Why is Target Suspending Sales Of Certain Cards in Stores?

Trading cards, especially Pokémon, have seen a resurgence during the pandemic, making them desirable and in limited supply.

Following a recent incident, Target stores nationwide have temporarily pulled MLB, NFL, NBA, and Pokémon trading cards off the shelves, effective May 14.

Last Friday, a Target in Wisconsin was on lockdown after a man, 35, was assaulted by a group of four men in the parking lot as he left with several boxes of sports trading cards. During the assault, the victim—a concealed weapons permit holder—was able to grab his gun and scare off his attackers, according to police.

The victim had minor injuries but did not require immediate medical attention. The attackers were found a few days later and taken into custody, according to WISN.

Target released the following statement: "The safety of our guests and our team is our top priority. Out of an abundance of caution, we've decided to temporarily suspend the sale of MLB, NFL, NBA and Pokémon trading cards within our stores, effective May 14. Guests can continue to shop these cards online at Target.com."

Target is no longer selling Pokémon cards in stores “to ensure the safety of our guests and team members.” pic.twitter.com/lpV0pyw8oA

— Nintendeal (@Nintendeal) May 13, 2021

Trading cards for Pokémon and sports have both seen a resurgence in popularity, causing lines outside of Target stores on Friday mornings, when the cards are put on the shelves, to last for hours, according to KTVX.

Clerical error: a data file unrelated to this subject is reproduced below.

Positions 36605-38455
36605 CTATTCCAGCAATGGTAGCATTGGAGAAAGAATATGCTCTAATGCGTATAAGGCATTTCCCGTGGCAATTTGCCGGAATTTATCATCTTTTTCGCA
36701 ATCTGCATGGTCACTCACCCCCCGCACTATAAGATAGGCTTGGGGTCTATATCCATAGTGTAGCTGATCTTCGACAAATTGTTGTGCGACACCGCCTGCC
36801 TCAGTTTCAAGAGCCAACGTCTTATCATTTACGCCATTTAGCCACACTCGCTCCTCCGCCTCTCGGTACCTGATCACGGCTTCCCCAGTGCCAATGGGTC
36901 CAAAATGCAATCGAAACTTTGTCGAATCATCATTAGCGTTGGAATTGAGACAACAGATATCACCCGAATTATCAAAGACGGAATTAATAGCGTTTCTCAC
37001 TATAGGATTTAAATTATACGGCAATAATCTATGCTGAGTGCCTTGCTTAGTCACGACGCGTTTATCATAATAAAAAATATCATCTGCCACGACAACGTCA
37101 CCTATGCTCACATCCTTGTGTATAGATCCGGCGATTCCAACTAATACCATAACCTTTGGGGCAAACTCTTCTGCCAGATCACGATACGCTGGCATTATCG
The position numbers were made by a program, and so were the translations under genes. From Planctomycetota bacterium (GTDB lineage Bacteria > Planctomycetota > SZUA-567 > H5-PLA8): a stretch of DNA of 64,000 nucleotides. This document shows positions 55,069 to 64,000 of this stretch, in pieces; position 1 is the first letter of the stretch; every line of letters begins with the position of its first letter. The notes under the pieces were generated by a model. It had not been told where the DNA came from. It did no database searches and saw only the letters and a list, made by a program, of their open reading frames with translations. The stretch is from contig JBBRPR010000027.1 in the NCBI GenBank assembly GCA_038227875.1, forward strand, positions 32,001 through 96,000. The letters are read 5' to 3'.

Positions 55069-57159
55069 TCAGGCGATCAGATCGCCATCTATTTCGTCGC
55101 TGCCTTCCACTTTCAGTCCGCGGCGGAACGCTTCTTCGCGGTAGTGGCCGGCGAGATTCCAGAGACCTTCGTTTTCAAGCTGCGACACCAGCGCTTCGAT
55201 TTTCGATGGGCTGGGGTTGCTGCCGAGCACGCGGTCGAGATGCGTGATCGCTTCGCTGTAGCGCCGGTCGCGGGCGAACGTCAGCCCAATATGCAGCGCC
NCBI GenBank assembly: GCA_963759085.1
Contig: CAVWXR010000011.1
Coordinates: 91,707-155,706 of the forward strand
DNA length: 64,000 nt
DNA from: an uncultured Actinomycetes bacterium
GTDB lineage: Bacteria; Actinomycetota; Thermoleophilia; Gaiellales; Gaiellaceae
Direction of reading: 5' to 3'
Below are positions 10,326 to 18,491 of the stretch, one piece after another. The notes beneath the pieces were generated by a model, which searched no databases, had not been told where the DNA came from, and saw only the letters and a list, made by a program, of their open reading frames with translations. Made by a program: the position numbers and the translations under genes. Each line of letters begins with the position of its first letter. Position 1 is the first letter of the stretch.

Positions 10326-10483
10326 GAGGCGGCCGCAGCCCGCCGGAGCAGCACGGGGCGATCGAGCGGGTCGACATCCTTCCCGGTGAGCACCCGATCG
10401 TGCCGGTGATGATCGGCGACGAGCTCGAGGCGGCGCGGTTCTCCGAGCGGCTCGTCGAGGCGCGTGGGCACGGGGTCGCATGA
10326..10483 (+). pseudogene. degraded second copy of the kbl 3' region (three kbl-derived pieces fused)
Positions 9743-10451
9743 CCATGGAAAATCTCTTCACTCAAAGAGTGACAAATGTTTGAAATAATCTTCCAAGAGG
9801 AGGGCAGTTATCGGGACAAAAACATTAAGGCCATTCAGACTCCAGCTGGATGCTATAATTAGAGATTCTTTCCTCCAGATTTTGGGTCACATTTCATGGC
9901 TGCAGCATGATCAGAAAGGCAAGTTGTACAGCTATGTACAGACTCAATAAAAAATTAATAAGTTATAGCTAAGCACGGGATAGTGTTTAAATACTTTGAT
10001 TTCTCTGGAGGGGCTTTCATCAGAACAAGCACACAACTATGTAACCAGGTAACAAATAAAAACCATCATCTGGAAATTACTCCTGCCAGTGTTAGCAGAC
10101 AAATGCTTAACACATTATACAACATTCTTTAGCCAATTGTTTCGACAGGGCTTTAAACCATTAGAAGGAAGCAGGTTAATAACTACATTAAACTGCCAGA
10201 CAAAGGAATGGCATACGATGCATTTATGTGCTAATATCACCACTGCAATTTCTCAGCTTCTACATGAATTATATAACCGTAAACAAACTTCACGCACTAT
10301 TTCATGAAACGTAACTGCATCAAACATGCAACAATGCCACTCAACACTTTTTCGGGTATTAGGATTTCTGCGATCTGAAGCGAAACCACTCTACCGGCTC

"The people at the front, they're just grabbing like 10-12 boxes, likes as much as they could."Jason Jung of Salt Lake City recalled to KTVX. He guessed those people were looking to flip the boxes for a profit.

And trading cards have never been so profitable.

According to CNN, a rare Charizard Pokémon card sold for $360,000 through Goldin Auctions in December 2020, and another for $400,000 earlier this year. Sports cards, too, have seen an increase in value. In early February, a Michael Jordan rookie basketball card sold for a record $738,000 at a separate Goldin Auctions event.

Ken Goldin, founder and executive chairman of Goldin Auctions, told CNN in February that they've never seen cards sell for so much money "in the history of the business."

Walmart is reportedly looking into the matter as well, and KTVX reported that Target's decision could also mean record business for smaller card shops.

A woman carries reusable bag at Target
Target temporarily suspends all sales of trading cards in stores after a recent incident that could have resulted in serious injury. A woman carries a reusable bag at Target Store on April 13, 2021 in New York. Getty Images/John Smith/VIEWpress

Dion Dealva, an employee at Game Haven—a shop in West Jordan, Utah—told KTVX that "it's been a bit of a nightmare" to get cards from their distributors. "They've been prioritizing the big box stores over us so if one of those stores isn't going to be carrying it anymore, I think it might help us have a decent stock," he said.

Before Target suspended all sales, they had been restricting card purchases to one item per one customer a day to limit the lines. The company did not say when they would begin selling cards in-store again.